That Dalireen was made a "smaller deitiy" perhaps isn't enough, as it's still named a deity that reminds of more human perception of belief. How she was characterised isn't really a deity anyway I'd say, but more something like a spirit, a happy presence. Or as Judy suggests a saint, an avatar. In the Dalireen entry there is a story that she was a hobbit that was heard by Nehtor sing and dance and that he was enchanted by that. Well, the fact that hobbits believe in the same Gods (Nethor) as the humans isn't particularly ideal, so I'd consider dropping that eventually. But we have characteristics of "saints" here - of real people who stood for an idea. Iin this case it would be more the idea of joy and merriness instead of the belief in a specific God. And later on people still believe somehow in her presence, just like saints are supposed to protect people on travels, or the house from burning etc.

I guess there's a lot more potential and fun if we work in this direction instead of making these "deities" the 14th and 15th Gods as additions to the human ones... :)
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« Reply #19 on: 06 September 2008, 13:32:26 »

Arti, one thing jumped out at me from that post that I strongly disagree with. You said we should consider having the hobbits not believe in the Twelve, but to me it fits perfectly. Firstly, we don’t have to make them their own set of gods for everything in the world. Secondly, as I am sure you all know, the hobbits are a relatively small race. Over history they have become closer to the humans, and even elves. Because of this, I believe that they should have adopted the deities of these two races.

Mannix
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« Reply #20 on: 06 September 2008, 15:36:16 »

Personally I'm not so happy with it, but let's hear more voices.

I'm not so happy with it, because the humans already believe in elven Gods, and if the hobbits believe in these Gods as well, it's the whole thing all over again. But as long as there isn't tremendously much developed on halfling belief we could give them a new religious perspective in the long run which is fresh and fits better to the hobbit race in general. Hobbits could have an entirely different approach - personally I miss unique concepts a bit as far as religion is concerned. You know, we have typical Gods in Santharia, in Aeruillin, in the Kuglimz lands, in Nybelmar etc. So why not try our hands on a more, say, relaxed, more saint-based hobbit system? Here we'd have a chance to try something different.

Then there'd be no need to have all that human shrines standing around in hobbit territory etc. As they have another culture, haven't they? It reflects in their life-style, so why not in religion?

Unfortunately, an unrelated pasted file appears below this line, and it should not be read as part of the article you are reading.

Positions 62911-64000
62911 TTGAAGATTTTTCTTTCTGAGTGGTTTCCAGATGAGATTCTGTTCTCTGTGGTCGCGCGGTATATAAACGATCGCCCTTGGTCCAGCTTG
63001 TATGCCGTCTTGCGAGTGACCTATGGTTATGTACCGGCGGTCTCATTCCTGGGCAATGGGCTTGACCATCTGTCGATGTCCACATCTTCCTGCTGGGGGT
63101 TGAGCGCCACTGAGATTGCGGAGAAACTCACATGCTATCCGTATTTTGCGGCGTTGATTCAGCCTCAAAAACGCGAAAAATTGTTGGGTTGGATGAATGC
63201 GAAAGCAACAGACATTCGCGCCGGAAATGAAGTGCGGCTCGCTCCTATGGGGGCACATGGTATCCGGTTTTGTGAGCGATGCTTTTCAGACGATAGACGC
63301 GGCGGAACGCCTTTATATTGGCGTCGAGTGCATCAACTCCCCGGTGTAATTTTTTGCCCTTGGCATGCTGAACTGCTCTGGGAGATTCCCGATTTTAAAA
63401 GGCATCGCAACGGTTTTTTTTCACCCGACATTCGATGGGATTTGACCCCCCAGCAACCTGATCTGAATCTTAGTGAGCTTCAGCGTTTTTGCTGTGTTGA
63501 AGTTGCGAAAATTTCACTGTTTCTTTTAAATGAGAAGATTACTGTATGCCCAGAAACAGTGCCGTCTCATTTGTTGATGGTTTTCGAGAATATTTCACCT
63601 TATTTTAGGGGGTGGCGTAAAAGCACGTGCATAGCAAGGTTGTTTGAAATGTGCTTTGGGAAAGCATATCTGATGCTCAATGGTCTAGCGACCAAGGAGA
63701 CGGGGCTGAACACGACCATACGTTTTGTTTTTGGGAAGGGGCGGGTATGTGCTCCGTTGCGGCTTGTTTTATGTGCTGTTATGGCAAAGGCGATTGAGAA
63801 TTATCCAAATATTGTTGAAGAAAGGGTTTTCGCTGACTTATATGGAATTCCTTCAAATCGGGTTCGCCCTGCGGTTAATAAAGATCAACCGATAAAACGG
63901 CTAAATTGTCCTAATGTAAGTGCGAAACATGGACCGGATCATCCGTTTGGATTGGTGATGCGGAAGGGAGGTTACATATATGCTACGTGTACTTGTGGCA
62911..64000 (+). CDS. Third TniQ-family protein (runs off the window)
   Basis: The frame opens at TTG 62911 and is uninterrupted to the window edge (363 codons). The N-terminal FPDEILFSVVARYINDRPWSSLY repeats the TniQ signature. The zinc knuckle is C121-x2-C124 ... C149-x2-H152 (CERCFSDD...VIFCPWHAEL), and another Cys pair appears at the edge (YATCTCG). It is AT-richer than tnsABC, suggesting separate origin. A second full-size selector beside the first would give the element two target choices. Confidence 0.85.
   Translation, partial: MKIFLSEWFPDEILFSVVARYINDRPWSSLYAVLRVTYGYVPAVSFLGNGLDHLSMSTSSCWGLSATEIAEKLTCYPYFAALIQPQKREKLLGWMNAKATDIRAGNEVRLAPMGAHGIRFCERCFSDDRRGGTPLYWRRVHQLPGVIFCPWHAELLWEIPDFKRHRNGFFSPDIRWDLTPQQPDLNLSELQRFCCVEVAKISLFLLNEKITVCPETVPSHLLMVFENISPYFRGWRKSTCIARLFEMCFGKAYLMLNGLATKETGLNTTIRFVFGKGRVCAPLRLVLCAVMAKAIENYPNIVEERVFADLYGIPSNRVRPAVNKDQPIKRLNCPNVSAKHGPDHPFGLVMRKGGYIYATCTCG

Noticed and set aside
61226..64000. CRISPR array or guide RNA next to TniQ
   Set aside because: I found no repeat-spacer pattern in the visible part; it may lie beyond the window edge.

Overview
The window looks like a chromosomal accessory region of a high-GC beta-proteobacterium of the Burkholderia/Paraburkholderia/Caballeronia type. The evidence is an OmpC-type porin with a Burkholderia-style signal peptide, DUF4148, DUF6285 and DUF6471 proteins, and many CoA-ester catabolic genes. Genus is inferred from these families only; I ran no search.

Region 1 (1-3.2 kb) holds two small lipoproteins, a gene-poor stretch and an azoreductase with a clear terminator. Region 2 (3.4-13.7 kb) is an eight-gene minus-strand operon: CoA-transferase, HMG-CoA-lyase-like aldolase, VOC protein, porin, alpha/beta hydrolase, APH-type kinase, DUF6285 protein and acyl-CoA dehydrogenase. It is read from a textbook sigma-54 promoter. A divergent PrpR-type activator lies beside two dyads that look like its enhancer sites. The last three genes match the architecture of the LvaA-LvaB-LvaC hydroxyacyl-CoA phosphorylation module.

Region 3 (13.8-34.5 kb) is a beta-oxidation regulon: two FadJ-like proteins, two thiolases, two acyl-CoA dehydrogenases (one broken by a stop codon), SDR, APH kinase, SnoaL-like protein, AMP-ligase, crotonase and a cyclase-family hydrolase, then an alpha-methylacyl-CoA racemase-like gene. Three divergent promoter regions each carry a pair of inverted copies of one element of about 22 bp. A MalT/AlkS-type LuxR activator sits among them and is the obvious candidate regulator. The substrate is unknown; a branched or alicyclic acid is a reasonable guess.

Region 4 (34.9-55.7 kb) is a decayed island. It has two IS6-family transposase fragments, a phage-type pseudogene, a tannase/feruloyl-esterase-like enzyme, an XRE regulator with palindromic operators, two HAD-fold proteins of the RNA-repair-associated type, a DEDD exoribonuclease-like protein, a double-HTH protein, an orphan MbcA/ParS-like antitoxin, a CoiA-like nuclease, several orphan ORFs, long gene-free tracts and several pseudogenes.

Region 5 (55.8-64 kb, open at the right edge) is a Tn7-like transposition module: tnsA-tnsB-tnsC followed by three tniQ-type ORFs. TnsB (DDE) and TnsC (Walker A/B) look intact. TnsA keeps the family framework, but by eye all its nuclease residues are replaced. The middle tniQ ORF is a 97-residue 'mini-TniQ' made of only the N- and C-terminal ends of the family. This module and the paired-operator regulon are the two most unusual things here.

That's just how I'd see it. Comments, concerns, contradictions welcome!  cool
« Last Edit: 06 September 2008, 15:39:46 by Artimidor Federkiel » Logged



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« Reply #21 on: 06 September 2008, 16:49:42 »

Yes Arti, but the Hobbit are incredibly similar to humans, and to a lesser extent elves. I agree that they have a different religious perspective, but I believe that this works with the Twelve, as I'm guessing Rayne did. They would view the Twelve differently to the humans, just as they themselves would see them differently to the elves. In fact, to me, this idea of inventing a whole new religious system for the Hobbits wouldn't fit with Judy's. I just don't think the hobbits should have new gods for everything. We'd have to create ones of everything the Twelve reign over. Additionally, the Santharian alliance, as I'm sure you know, was made of the elves, humans, dwarves and hobbits. Now these all believe in the Twelve, which I'm sure helped them unite. Religion can be a big barrier. I don't now too much about dwarves, but I believe they believe in Trum-Baroll, or Urtengor, which is at least on of the Twelve. Also, I think they have what I guess you can call demi-gods. This is what I was aiming for with the hobbits. This wasn’t because I read this dwarven belief info and decided to do the same, as I read it after my plans for hobbit religion.

I don’t want to sound selfish, but ever since I decided to focus on the hobbits I have made plans for them. Having them worship the Twelve fits in with these plans, as it does with most of the info on site. I know I'm only an apprentice, and so don't have as much say, but I think that since I am the one doing the most development of them right now that I should have some sway. I understand you want originality Arti, and I do too, but I don’t think we should change things just to get this originality. Having these hobbit deities makes them original compared to humans and elves anyway. I hope you don't take any of this personally Arti, as it really isn't meant to be.

Mannix
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« Reply #22 on: 06 September 2008, 18:51:41 »

Hallo, hallo!   I hear my name...